Then came the backbreaker: an 83 yard dump pass to Chris Rainey, who broke one tackle and that was the end of the story. The Gators led 30-7 with eight minutes to play in the third quarter, and visions of another blowout in Gainesville were certainly on the table.

Freshman linebacker A.J. Johnson sparked a rally by forcing a Jeff Demps fumble at the Gator 36. Bray hit Da'Rick Rogers for a score but the Vols missed an ill-timed two point conversion, leaving Florida in front 30-13 as the game moved to the fourth quarter. The Vols had 1st and goal at the Florida 11, but a first down fumble sent them back to the 24 and UT had to settle for a field goal. Florida was able to chew more than six minutes off the clock with ten straight runs, getting those three points back and putting the Vols down three possessions with just seven minutes to play. Bray hit Rivera for his third touchdown of the day to make it 33-23 with less than five to play, then got the ball back after a three and out. The Vols moved to midfield but Bray had to force it with the clock ticking, and his second pick of the day ended the threat.

The seventh straight loss to Florida hurt, but all the attention was on Hunter after the game. Freshman DeAnthony Arnett was strong with eight catches for 58 yards, and Bray did most of his work despite picking up snaps off the ground much of the day from James Stone, but the focus now shifted to the rest of the offense: without Hunter, how good could this team really be? And now without the dynamic passing game that flourished against Cincinnati, could the Vols rely on their ground game?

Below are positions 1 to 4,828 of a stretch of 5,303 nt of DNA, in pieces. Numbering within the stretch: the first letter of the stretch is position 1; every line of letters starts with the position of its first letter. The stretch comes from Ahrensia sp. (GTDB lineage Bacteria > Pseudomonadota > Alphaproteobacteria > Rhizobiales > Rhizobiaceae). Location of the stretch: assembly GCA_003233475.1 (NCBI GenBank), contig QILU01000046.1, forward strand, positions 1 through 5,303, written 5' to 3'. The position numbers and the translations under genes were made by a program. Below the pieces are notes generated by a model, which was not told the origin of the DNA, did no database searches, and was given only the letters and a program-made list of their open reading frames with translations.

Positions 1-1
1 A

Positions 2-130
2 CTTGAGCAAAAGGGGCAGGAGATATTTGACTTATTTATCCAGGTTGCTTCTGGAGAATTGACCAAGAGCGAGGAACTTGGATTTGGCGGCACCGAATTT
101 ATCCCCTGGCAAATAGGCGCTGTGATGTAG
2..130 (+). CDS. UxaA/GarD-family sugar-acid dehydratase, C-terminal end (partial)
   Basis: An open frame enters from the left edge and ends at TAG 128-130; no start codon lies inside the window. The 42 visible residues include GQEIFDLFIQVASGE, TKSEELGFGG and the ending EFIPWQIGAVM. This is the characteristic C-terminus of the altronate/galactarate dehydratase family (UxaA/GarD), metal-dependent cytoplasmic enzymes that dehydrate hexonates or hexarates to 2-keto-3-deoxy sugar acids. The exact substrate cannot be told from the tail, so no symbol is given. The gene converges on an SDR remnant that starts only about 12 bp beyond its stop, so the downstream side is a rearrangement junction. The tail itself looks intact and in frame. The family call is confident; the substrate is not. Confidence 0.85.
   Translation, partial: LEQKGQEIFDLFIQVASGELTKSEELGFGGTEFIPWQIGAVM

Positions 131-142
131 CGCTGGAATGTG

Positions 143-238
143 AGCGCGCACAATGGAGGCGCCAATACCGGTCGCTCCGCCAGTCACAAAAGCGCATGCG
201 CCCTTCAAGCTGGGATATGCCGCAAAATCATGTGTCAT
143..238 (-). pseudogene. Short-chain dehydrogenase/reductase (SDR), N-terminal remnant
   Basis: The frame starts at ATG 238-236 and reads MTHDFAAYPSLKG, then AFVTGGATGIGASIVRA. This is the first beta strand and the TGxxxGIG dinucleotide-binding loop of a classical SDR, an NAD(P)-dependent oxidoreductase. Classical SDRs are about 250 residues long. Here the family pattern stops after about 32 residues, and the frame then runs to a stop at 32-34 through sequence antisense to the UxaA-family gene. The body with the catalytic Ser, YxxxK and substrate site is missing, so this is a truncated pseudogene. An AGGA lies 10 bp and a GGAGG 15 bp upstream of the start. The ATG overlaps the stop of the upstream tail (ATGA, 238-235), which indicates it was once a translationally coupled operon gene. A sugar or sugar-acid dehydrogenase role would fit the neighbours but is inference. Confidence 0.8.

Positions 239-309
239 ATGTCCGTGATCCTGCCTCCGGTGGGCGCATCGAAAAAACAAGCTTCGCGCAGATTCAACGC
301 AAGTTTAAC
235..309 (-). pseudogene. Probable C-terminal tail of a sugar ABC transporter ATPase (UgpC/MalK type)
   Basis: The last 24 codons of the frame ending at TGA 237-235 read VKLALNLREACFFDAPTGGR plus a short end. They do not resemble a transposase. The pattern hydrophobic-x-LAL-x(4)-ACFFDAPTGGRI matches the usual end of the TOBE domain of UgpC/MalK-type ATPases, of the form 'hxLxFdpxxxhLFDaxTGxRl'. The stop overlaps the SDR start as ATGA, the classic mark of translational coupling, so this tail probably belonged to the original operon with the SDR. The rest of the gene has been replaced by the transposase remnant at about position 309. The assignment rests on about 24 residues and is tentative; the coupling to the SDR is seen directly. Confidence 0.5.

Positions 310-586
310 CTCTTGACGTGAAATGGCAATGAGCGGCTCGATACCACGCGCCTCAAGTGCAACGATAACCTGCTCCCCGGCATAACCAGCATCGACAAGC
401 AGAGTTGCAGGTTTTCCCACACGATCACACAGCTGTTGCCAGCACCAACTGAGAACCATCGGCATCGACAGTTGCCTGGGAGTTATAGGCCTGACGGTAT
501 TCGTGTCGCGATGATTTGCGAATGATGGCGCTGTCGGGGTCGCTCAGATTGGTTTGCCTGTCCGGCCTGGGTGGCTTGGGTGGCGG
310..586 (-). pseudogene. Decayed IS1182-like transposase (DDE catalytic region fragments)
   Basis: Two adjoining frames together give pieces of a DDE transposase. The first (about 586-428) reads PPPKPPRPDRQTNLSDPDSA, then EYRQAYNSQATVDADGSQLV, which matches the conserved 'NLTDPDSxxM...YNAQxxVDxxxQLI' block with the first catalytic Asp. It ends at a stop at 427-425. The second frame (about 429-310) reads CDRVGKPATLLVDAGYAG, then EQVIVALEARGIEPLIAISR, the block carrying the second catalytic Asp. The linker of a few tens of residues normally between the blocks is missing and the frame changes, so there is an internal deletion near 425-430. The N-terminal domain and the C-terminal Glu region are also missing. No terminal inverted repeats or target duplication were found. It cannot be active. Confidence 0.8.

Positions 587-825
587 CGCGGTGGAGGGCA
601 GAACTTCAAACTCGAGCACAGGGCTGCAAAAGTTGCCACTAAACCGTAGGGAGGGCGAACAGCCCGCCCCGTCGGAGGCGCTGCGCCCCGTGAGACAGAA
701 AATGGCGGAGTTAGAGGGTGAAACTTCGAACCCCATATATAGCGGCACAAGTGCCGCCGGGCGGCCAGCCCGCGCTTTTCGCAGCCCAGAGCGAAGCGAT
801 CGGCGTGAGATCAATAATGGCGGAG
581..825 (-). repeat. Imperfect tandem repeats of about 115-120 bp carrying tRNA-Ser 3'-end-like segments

* * * *

November 26 – Kentucky 10 Tennessee 7

The nation's longest active winning streak in an annual rivalry had been in jeopardy several times in the last few years. Kentucky had become a strong program, regularly earning bowl eligibility and beating plenty of other SEC powers. The Vols' last two trips to Lexington had required overtime to get the job done, but Tennessee always, always found a way. This Kentucky team was struggling and would employ wide receiver Matt Roark at quarterback on this fateful day. The tactic threw the Vol defense off on UK's opening drive, which was good for three points. And unbelievably, that was all the scoring this game would see until the fourth quarter.